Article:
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You constantly hear voice teachers telling their students to “use [their] support muscles” or “support [their] tone,” or even just “support!” But what does that mean exactly, and how do you find your support muscles? Support in singing means that you need to stabilize your body in such a way that you can control your airflow, along with your small vocal muscles, without deflating or over-pushing.

What Does Support Even Mean?

As an experiment, try writing your name on a piece of paper with your elbow propped on the table. Easy, right? Now try writing it with your entire arm suspended, so only the tip of the pencil is touching the piece of paper. What do you notice? If you’re like most people, the writing is sloppier, lighter, and larger. Why is this? It’s because you need to stabilize large muscles in order to have better control of the smaller ones. It’s the same with vocal support. If you create stability using some of those larger muscles, like the ones surrounding your spine (all the way through your neck) and ribcage, it’ll allow more control of everything, from your breath to your inner-workings of your larynx.

5 Ways to Find Your Support Muscles

Now that we’ve briefly discussed what support is, let’s look at some easy way find your support muscles. For all of these, make sure to not suck in your stomach, because keeping your ribcage open is important for a free tone.

1. Sit Against a Wall

Sit against a wall in an imaginary chair. Not only will your spine be straight and stable, allowing your ribcage to easily expand, but your abdominopelvic muscles will kick into gear.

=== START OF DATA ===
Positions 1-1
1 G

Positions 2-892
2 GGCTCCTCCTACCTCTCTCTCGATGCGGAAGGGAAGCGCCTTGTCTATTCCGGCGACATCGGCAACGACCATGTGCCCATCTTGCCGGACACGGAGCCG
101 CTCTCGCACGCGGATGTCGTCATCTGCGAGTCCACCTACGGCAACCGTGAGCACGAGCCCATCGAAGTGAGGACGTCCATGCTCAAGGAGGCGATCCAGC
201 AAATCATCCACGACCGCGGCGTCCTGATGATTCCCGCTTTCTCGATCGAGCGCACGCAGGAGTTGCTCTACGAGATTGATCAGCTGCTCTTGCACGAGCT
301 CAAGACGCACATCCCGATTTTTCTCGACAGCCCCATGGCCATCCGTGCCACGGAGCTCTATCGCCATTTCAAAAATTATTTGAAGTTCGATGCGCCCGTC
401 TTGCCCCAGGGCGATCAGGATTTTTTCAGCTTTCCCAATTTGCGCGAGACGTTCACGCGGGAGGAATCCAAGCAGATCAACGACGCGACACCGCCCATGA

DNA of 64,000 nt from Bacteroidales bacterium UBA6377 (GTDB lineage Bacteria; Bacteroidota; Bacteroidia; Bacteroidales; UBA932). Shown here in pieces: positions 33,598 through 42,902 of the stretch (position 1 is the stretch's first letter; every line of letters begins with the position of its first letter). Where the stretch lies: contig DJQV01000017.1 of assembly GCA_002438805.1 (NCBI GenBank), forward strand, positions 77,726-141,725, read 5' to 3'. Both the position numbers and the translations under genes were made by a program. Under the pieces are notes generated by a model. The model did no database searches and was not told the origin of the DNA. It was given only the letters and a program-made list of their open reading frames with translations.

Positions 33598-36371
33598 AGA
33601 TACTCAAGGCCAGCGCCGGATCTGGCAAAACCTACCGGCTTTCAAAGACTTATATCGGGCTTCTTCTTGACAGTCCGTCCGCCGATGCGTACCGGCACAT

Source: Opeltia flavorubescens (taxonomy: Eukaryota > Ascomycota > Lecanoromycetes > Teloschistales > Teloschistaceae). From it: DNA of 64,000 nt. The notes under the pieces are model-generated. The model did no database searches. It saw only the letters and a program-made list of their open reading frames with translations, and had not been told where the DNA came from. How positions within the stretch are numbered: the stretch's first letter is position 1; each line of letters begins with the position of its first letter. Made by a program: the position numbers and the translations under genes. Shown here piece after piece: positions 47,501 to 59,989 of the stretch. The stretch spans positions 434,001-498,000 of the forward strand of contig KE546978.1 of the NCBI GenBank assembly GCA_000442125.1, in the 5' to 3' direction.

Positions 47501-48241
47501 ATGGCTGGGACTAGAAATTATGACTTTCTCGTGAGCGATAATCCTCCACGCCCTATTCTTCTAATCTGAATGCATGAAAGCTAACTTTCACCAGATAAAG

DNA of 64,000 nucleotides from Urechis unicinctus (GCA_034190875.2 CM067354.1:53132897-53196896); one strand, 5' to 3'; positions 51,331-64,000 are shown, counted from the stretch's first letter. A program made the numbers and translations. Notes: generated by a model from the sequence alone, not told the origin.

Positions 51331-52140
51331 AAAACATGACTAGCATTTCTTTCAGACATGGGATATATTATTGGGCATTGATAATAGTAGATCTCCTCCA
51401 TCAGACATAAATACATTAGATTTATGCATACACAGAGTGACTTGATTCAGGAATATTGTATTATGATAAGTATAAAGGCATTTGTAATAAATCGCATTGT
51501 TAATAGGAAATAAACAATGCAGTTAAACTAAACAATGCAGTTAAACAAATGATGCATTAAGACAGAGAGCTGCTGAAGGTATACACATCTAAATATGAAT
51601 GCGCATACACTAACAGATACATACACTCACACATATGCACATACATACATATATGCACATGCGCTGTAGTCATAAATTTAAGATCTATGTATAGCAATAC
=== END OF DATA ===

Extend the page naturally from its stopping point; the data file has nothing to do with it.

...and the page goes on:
2. Do a Plank

Photo credit: Rance Costa

This one is best if you’re in pretty good shape, because otherwise the difficulty of the maneuver will most likely cause tension in unwanted areas, like your face and throat. But if you’re comfortable in this position, the stability you create will make breath control fairly natural.

3. Do a Squat

Make sure your feet are wide enough so that you’re in a stable stance. Keep your arms outstretched in front of you to facilitate rib expansion.

4. Lie on Your Back

Lie on your back with your feet planted on the floor, and put some sort of object that’s easy to balance, like a book, on your abdomen. Inhale and allow the object to move upward, toward the ceiling (being careful to not force in too much air, because that will just create tension). As you sing or do a slow exhale, keep the book up and don’t let it drop.

5. Put Your Hands on your Ribcage

Image result for hands on hips

Put your hands on your ribcage, and let everything expand outward. Keeping your ribs expanded and your stomach unclenched, hiss, “ssss, ssss, ssss” not allowing yourself to deflate.

Once you find the right muscles, the trick is continuing to use them while you’re singing. I know that can feel a little like rubbing your stomach and patting your head, but I promise, everything will feel a little easier and freer over time if you do this correctly. Have any of your own tricks for finding your support muscles? Let us know in the comments section below!

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